(c) The potatoes must be produced by a grower who is registered in 
a certification program administered by the NPPO of Mexico. The program 
must require the producer to use only seed that has been certified by 
the NPPO of Mexico as free of R. solanacearum race 3 biovar 2, R. 
bunodes, R. pepo, S. endobioticum, and T. solani to produce the 
potatoes. The program must also require the potatoes to be grown in an 
enclosed environment or alternatively must require the field in which 
the potatoes are grown to be surveyed for quarantine pests and tested 
for R. solanacearum race 3 biovar 2 at regular intervals in accordance 
with the bilateral workplan.
    (d) The potatoes must be packed for export in packinghouses that 
are registered with the NPPO of Mexico and to which the NPPO of Mexico 
has assigned a unique identifying number.
    (e) After harvest but prior to packing, the potatoes must be 
washed, cleaned of soil and debris, and treated with a sprout inhibitor 
in accordance with the bilateral workplan.
    (f) A biometric sample of potatoes must be taken from each 
consignment of potatoes destined for export to the United States in 
accordance with a protocol jointly agreed upon by APHIS and the NPPO of 
Mexico and specified within the bilateral workplan. The sample must be 
visually inspected for evidence of sprouting, as well as evidence of C. 
decolora, E. cognatus, N. aberrans, R. bunodes, R. pepo, and T. solani. 
A portion of the potatoes must then be cut open, inspected for evidence 
of E. cognatus, N. aberrans, R. solanacearum race 3 biovar 2, and T. 
solani, and submitted to a laboratory approved by the NPPO of Mexico 
for testing for R. solanacearum race 3 biovar 2. Potatoes may not be 
shipped to the United States until the results of this testing are 
obtained. If any potatoes are found to be sprouting, or any evidence of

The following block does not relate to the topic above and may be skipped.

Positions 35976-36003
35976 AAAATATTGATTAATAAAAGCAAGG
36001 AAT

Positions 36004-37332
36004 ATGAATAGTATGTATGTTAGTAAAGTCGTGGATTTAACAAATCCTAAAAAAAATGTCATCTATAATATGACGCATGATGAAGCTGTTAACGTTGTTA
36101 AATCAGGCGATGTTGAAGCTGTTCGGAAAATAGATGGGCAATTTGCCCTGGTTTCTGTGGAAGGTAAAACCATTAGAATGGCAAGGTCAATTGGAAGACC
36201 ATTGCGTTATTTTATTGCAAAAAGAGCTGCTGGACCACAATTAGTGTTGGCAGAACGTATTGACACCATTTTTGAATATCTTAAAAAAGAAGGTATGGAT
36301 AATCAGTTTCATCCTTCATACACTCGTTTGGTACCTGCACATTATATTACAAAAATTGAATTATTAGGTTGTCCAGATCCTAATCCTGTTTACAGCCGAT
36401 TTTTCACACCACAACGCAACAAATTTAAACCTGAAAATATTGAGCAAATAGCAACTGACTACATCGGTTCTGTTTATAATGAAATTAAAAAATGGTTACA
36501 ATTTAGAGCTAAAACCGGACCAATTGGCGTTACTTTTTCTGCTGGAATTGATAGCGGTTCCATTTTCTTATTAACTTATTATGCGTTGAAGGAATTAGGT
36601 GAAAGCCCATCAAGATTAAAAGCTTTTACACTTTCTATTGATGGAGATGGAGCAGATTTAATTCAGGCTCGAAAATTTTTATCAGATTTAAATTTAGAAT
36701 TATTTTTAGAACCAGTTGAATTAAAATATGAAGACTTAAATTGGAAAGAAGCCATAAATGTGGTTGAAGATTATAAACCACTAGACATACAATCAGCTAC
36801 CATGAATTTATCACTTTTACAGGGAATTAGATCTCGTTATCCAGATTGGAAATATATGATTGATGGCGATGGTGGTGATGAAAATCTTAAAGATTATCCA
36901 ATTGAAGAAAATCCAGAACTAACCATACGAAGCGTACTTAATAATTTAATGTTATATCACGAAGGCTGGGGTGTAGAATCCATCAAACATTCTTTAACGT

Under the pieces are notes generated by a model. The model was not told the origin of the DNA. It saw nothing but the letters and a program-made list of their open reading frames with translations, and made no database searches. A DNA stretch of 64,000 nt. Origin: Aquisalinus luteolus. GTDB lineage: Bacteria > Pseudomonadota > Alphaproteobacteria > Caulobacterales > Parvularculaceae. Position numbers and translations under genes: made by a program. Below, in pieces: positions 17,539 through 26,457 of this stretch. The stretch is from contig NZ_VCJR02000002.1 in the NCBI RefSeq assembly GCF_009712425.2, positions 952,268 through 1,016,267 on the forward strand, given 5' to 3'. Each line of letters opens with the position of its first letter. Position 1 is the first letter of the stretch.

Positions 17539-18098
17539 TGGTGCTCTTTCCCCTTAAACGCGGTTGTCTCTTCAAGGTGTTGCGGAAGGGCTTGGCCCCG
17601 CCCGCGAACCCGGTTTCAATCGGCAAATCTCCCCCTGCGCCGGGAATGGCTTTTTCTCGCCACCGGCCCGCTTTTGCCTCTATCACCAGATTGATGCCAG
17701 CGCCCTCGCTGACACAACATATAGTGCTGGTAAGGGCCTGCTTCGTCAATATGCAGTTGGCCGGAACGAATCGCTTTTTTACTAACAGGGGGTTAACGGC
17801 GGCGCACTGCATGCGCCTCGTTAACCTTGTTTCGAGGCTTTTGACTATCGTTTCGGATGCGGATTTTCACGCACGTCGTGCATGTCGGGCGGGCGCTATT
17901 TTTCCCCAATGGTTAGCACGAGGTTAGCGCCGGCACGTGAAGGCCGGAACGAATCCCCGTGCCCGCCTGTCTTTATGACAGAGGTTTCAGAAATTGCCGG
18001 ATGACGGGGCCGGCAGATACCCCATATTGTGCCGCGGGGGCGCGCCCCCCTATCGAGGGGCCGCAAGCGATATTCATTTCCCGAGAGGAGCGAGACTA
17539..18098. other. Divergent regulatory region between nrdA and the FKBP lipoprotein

these quarantine pests is found, or any potatoes have non-negative test 
results for R. solanacearum race 3 biovar 2, the entire consignment of 
potatoes will be prohibited from importation into the United States. 
For purposes of this section, a potato is considered to be sprouting 
when it exhibits green sprouts, regardless of the degree of elongation 
of the sprout.
    (g) Each consignment of potatoes shipped from Mexico to the United 
States must be transported following inspection from the packinghouse 
to the port of first arrival into the United States in a means of 
conveyance sealed with an agricultural seal affixed by an individual 
authorized by the NPPO of Mexico to do so. If the seal is broken en 
route, an inspector at the port of first arrival will take remedial 
measures jointly agreed to by APHIS and the NPPO of Mexico and 
specified in the bilateral workplan.
    (h) Each consignment of potatoes shipped from Mexico to the United 
States must be accompanied by a phytosanitary certificate, issued by 
the NPPO of Mexico, that states that the potatoes have been produced in 
accordance with this section, and have been inspected and tested and 
found free of the quarantine pests listed in the introduction to this 
section. The phytosanitary certificate must also specify the number of 
the packinghouse in which the potatoes were packed.
    (i) If quarantine pests are discovered on potatoes from Mexico at a 
port of first arrival into the United States, the potatoes will be 
traced back to the packinghouse in which they were packed using the 
packinghouse number specified on the phytosanitary certificate.
    (1) The packinghouse must identify the grower from which the 
potatoes originated, and the grower must identify the place of 
production in which the potatoes were grown. That place of production 
will be suspended from the export program for potatoes to the United 
States for at least the remainder of the shipping season. The 
suspension will continue into subsequent shipping seasons until APHIS 
and the NPPO of Mexico jointly agree that the plant pest risk at the 
place of production is adequately mitigated.
    (2) If the grower is unable to identify the place of production in 
which the potatoes were grown, that grower will be suspended from the 
export program for potatoes to the United States for at least the 
remainder of the shipping season. The suspension will continue into 
subsequent shipping seasons until the APHIS and the NPPO of Mexico 
jointly agree that the plant pest risk at the grower is adequately 
mitigated.
    (3) If the packinghouse is unable to identify the grower from which 
the potatoes originated, that packinghouse will be suspended from the 
export program for potatoes to the United States for at least the 
remainder of the shipping season. The suspension will continue into 
subsequent shipping seasons until the APHIS and the NPPO of Mexico 
jointly agree that the plant pest risk at the packinghouse is 
adequately mitigated.

(Approved by the Office of Management and Budget under control 
number 0579-0413)

    Done in Washington, DC, this 20th day of March 2014.
Kevin Shea,
Administrator, Animal and Plant Health Inspection Service.
[FR Doc. 2014-06619 Filed 3-25-14; 8:45 am]
BILLING CODE 3410-34-P